When asked to describe the "aim" of art, the poet W.H. Auden replied: "One is what Dr. Johnson said: The aim of writers is to enable readers a little better to enjoy life, or a little better to endure it. The other side of the arts is that they are a chief method of communicating with the dead, and I think without communication with the dead, a fully human life is not possible."
The second part of the answer is particularly intriguing. Certain people the Vietnamese, for instance would not doubt it for an instant. But do we Americans believe it? The question is pertinent because this is Auden's centenary. He was born in England on February 21, 1907.
It is especially pertinent because in January 1939, Auden moved to New York, eventually becoming an American citizen, and remained here until shortly before his death in 1973. By doing so, this tall, pale, shambling, chain-smoking, verbal genius, whose poetry is a miracle of intellectual depth and lyrical grace, helped seal New York's status as the cultural capital of the world. Through his work, personality, and example, he influenced countless American writers, including James Merrill, the entire New York School of Poets, and even Allen Ginsberg and the Beats, if only as a colossus to set themselves against. New York, and America, did very well by Auden.
After September 11, 2001, Auden's poem, "September 1, 1939," with its celebrated line, "We must love one another or die," took on acute resonance for New Yorkers. It shot around the Internet and provided comfort to many in a difficult time. Perhaps it seems sentimental to people now, even embarrassing the whole "poetry after 9/11" phenomenon, "We must love one another or die," a line which even Auden hated, and so forth. We've long since returned to Oscars, new novels, and pondering the mysteries of Britney Spears' shaved head. Nonetheless, "We must love one another or die" didn't seem embarrassing after 9/11. People needed someone to speak for them, to provide a more elevated language and perspective on a horrifying event, and Auden was one of the few able to do so. He was a dead man we could communicate with, and who could communicate with us.
Newspapers, it could be argued, should also be in the business of "communicating with the dead," or at least educating readers about them when opportunity arises. But so far newspapers haven't been doing very well on the Auden front. The New York Sun and the Wall Street Journal each ran an article, there have been mentions here and there, and that's about it. This is odd, because Auden the young Auden, certainly was a poet a journalist might have dreamed up.
In the 1930s, he was a kind of poet-foreign correspondent. His poems had titles like "The Secret Agent" and "Epitaph on a Tyrant." They were full of maps, spies, and secret codes and dense with references to Marx, Freud, viruses, and plagues. He published books called "On the Frontier" and "Journey to a War." He reported from wars. Never mind the famous political poems like "Spain 1937," about the Spanish Civil War. Even his late, haiku-ish gems such as "After the massacre / they pacified their conscience / by telling jokes" reek of the real. They are like shards of history, and could apply to yesterday or 1,000 years ago.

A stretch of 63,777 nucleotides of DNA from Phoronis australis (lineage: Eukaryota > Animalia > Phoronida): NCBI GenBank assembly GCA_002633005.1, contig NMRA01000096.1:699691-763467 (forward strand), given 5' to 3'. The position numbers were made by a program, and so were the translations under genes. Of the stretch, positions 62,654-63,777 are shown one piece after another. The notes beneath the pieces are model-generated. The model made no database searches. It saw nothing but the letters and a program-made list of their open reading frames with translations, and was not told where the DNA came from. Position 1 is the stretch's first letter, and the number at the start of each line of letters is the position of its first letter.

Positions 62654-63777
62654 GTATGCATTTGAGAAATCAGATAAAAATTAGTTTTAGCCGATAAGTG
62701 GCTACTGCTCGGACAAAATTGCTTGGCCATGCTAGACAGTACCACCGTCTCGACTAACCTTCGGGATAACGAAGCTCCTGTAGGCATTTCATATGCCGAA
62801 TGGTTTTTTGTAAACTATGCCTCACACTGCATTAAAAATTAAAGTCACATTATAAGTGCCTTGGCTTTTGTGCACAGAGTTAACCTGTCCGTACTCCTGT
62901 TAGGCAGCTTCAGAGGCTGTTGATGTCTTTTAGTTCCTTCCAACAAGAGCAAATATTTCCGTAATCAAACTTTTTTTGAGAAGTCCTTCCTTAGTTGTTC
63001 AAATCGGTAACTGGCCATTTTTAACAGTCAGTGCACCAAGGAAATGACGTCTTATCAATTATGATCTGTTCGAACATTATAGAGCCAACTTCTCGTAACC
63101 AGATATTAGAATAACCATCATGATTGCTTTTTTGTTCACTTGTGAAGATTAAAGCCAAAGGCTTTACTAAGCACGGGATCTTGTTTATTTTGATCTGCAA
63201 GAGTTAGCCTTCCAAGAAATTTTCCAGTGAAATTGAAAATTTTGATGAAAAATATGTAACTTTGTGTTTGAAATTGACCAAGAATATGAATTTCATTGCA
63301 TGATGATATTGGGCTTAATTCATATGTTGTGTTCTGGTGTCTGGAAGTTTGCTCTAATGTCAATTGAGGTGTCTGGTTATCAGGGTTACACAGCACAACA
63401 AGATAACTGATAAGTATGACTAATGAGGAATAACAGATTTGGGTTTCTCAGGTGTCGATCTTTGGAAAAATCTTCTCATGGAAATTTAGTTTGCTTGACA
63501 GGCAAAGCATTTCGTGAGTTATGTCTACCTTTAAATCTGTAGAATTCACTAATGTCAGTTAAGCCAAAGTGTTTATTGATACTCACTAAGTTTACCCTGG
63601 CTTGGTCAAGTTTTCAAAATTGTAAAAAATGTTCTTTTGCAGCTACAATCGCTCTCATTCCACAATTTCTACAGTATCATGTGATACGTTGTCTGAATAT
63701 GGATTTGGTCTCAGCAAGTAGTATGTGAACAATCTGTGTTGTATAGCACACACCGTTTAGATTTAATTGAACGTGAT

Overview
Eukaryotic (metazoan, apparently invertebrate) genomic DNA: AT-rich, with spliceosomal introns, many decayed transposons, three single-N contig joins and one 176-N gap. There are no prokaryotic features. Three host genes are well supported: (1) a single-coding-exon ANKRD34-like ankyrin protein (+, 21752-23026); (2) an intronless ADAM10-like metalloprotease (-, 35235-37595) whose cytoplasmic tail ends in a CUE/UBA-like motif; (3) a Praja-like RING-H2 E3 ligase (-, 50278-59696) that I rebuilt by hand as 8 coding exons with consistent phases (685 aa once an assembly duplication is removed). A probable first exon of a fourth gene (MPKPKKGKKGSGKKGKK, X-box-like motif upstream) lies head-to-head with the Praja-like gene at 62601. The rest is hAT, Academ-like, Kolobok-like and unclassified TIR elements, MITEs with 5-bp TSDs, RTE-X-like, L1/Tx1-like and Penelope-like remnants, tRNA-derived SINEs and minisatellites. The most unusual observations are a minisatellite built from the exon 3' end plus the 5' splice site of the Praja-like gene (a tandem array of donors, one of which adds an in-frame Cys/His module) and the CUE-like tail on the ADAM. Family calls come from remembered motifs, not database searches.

This is not to suggest that the glamorized version of Auden is the most valuable or that much of his greatest work wasn't written after he left England and settled down to producing what he considered more truthful, less sensationalistic, poetry in New York. It is simply to say that Auden and newspapers are compatible because both deal with the earthly political world, and it would be nice, given the centenary, if there were a little more Auden around right now in newspapers and magazines.
Instead, one must poke around the Web print journalists yielding yet more ground to the Internet where Slate's Book Club has an illuminating colloquy on "Auden at 100," or read specialist publications like Bookforum or attend centenary readings like the one being held tonight at the 92nd Street Y. These are commendable, but the audience is relatively narrow. One thing that makes Auden unique is that, despite having been the most intellectual poet of the 20th century, he managed to write so many poems that are memorable, moving, and accessible. Yet how many Americans have heard of him?
Which is where newspapers come in and the more popular, the better. Wouldn't it be great if an editor at USA Today said, "Let's do something on the Auden centenary. We'll quote some of the easy stuff, you know, like Roman Wall Blues' Piso's a Christian, he worships a fish / There'd be no kissing if he had his wish.' Sounds like rap, anyway."
And all over America, in bus stations and hotel lobbies, in airport lounges and Burger Kings, people would stare at the page and say, "Who's this Owden dude?" But some of them would read it, and then they'd know.
Mr. Bernhard is the television critic of The New York Sun.